The outer membrane of Porphyromonas gingivalis, an oral strict anaerobe, was isolated by sucrose density gradient centrifugation. The outer membrane obtained by the differential detergent extraction method, previously reported, showed an essentially similar protein pattern on sodium dodecyl sulfate-polyacrylamide gel electrophoresis (SDS-PAGE), confirming that the latter method is suitable for the study of outer membrane proteins in this organism. N-terminal amino acid sequence analysis revealed that major outer membrane proteins in this organism included Arg-gingipain, Lys-gingipain, RagA (a TonB-linked receptor), and putative porins that were homologous to Escherichia coli OmpA.

  3. Recombinant Dengue virus protein NS2B alters membrane permeability in different membrane models

    OpenAIRE

    León-Juárez, Moisés; Martínez-Castillo, Macario; Shrivastava, Gaurav; García-Cordero, Julio; Villegas-Sepulveda, Nicolás; Mondragón-Castelán, Mónica; Mondragón-Flores, Ricardo; Cedillo-Barrón, Leticia

    2016-01-01

    Background One of the main phenomena occurring in cellular membranes during virus infection is a change in membrane permeability. It has been observed that numerous viral proteins can oligomerize and form structures known as viroporins that alter the permeability of membranes. Previous findings have identified such proteins in cells infected with Japanese encephalitis virus (JEV), a member of the same family that Dengue virus (DENV) belongs to (Flaviviridae). In the present work, we investiga...

  4. Integral and peripheral association of proteins and protein complexes with Yersinia pestis inner and outer membranes

    Directory of Open Access Journals (Sweden)

    Bunai Christine L

    2009-02-01

    Full Text Available Abstract Yersinia pestis proteins were sequentially extracted from crude membranes with a high salt buffer (2.5 M NaBr, an alkaline solution (180 mM Na2CO3, pH 11.3 and membrane denaturants (8 M urea, 2 M thiourea and 1% amidosulfobetaine-14. Separation of proteins by 2D gel electrophoresis was followed by identification of more than 600 gene products by MS. Data from differential 2D gel display experiments, comparing protein abundances in cytoplasmic, periplasmic and all three membrane fractions, were used to assign proteins found in the membrane fractions to three protein categories: (i integral membrane proteins and peripheral membrane proteins with low solubility in aqueous solutions (220 entries; (ii peripheral membrane proteins with moderate to high solubility in aqueous solutions (127 entries; (iii cytoplasmic or ribosomal membrane-contaminating proteins (80 entries. Thirty-one proteins were experimentally associated with the outer membrane (OM. Circa 50 proteins thought to be part of membrane-localized, multi-subunit complexes were identified in high Mr fractions of membrane extracts via size exclusion chromatography. This data supported biologically meaningful assignments of many proteins to the membrane periphery. Since only 32 inner membrane (IM proteins with two or more predicted transmembrane domains (TMDs were profiled in 2D gels, we resorted to a proteomic analysis by 2D-LC-MS/MS. Ninety-four additional IM proteins with two or more TMDs were identified. The total number of proteins associated with Y. pestis membranes increased to 456 and included representatives of all six β-barrel OM protein families and 25 distinct IM transporter families.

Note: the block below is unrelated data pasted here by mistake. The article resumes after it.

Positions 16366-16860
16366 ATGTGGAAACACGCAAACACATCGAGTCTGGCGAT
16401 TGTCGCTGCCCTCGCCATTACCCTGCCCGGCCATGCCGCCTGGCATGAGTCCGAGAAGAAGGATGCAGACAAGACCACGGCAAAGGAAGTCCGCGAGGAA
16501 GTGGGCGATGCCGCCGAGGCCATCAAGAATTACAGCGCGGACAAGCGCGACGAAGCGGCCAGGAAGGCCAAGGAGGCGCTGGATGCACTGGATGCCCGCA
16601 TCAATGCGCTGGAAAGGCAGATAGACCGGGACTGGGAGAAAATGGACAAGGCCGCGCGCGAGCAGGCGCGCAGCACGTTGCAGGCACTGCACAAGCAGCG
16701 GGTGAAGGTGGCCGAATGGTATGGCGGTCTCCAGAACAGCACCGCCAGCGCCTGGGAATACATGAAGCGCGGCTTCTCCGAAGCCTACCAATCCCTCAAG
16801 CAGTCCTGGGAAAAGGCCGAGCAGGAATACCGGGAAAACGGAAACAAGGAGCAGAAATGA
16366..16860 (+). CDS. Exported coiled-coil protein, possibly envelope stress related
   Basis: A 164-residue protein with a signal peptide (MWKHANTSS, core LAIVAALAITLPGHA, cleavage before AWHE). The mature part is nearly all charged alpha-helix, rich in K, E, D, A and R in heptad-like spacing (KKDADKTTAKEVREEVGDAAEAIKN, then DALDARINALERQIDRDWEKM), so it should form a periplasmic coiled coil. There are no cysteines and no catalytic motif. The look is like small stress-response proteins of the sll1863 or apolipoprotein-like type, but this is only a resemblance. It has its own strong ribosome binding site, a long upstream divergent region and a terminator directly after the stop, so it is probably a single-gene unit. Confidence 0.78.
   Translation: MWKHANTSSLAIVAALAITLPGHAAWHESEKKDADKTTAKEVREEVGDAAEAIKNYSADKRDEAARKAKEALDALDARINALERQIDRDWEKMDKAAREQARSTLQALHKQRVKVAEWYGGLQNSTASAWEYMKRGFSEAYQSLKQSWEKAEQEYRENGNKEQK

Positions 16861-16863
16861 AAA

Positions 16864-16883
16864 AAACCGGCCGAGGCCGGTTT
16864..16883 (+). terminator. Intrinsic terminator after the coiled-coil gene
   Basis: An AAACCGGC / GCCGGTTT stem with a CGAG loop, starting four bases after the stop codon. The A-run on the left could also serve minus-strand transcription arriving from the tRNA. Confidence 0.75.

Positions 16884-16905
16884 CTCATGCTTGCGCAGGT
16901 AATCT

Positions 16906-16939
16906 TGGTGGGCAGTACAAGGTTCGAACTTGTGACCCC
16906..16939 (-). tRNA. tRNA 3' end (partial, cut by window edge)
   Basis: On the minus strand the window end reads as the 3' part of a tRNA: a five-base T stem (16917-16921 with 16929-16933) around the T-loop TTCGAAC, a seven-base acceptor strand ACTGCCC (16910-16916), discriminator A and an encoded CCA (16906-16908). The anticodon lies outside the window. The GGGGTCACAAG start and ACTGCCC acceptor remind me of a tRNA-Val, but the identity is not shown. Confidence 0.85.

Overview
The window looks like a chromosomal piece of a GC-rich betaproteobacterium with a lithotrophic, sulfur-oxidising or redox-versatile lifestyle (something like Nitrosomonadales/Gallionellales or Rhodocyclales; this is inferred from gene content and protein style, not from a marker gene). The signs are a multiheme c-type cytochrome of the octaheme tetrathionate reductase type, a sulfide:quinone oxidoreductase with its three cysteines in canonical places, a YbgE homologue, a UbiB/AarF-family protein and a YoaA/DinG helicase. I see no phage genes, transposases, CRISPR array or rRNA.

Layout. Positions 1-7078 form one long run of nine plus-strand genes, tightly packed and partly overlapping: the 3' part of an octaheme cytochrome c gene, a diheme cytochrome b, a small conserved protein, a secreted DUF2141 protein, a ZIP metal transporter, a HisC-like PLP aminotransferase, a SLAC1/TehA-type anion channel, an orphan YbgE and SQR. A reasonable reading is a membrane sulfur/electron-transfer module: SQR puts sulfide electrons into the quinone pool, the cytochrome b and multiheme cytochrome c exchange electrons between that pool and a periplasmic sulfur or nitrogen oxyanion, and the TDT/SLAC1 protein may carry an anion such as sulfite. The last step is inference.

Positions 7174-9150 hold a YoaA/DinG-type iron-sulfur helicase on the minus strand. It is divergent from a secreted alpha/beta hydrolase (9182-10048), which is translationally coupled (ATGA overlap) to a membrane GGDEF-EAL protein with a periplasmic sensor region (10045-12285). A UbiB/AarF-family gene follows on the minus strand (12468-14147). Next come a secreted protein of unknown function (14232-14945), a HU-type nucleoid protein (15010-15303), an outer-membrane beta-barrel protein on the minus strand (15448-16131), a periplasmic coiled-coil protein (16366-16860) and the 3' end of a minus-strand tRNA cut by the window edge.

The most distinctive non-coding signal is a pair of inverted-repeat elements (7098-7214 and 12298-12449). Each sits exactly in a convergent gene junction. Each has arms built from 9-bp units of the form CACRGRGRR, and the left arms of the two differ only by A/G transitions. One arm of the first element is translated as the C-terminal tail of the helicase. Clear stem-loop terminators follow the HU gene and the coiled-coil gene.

5. Membrane-Protein Crystallography and Potentiality for Drug Design

    Science.gov (United States)

    Yamashita, Atsuko

    Structure-based drug design for membrane proteins is far behind that for soluble proteins due to difficulty in crystallographic structure determination, despite the fact that about 60% of FDA-approved drugs target membrane proteins located at the cell surface. Stable homologs for a membrane protein of interest, such as prokaryotic neurotransmitter transporter homolog LeuT, might enable cooperative analyses by crystallography and functional assays, provide useful information for functional mechanisms, and thus serve as important probes for drug design based on mechanisms as well as structures.

  6. Folding membrane proteins by deep transfer learning

    KAUST Repository

    Wang, Sheng

    2017-08-29

    Computational elucidation of membrane protein (MP) structures is challenging partially due to lack of sufficient solved structures for homology modeling. Here, we describe a high-throughput deep transfer learning method that first predicts MP contacts by learning from non-MPs and then predicts 3D structure models using the predicted contacts as distance restraints. Tested on 510 non-redundant MPs, our method has contact prediction accuracy at least 0.18 better than existing methods, predicts correct folds for 218 MPs, and generates 3D models with root-mean-square deviation (RMSD) less than 4 and 5 Å for 57 and 108 MPs, respectively. A rigorous blind test in the continuous automated model evaluation project shows that our method predicted high-resolution 3D models for two recent test MPs of 210 residues with RMSD ∼2 Å. We estimated that our method could predict correct folds for 1,345-1,871 reviewed human multi-pass MPs including a few hundred new folds, which shall facilitate the discovery of drugs targeting at MPs.

  7. Selective Sorting of Cargo Proteins into Bacterial Membrane Vesicles*

    Science.gov (United States)

    Haurat, M. Florencia; Aduse-Opoku, Joseph; Rangarajan, Minnie; Dorobantu, Loredana; Gray, Murray R.; Curtis, Michael A.; Feldman, Mario F.

    2011-01-01